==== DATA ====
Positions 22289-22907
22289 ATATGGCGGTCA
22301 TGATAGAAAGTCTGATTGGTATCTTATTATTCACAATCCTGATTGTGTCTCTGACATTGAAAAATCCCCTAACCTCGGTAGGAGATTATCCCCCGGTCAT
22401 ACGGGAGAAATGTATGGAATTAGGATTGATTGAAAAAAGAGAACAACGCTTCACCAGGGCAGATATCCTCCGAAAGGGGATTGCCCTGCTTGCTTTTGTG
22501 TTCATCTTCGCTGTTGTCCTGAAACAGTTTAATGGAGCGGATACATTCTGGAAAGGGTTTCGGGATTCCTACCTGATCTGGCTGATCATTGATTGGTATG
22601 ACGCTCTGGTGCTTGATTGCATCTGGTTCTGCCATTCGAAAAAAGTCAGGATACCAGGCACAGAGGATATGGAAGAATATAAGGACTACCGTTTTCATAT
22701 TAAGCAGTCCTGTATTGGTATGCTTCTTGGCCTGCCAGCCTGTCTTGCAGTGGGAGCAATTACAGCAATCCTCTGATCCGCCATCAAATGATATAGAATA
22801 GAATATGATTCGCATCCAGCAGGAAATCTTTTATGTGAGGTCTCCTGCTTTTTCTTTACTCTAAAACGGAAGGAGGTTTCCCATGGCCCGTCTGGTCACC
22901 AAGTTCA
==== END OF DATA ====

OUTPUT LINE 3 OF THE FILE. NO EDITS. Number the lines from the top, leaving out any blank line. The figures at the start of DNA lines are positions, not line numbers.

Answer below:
22301 TGATAGAAAGTCTGATTGGTATCTTATTATTCACAATCCTGATTGTGTCTCTGACATTGAAAAATCCCCTAACCTCGGTAGGAGATTATCCCCCGGTCAT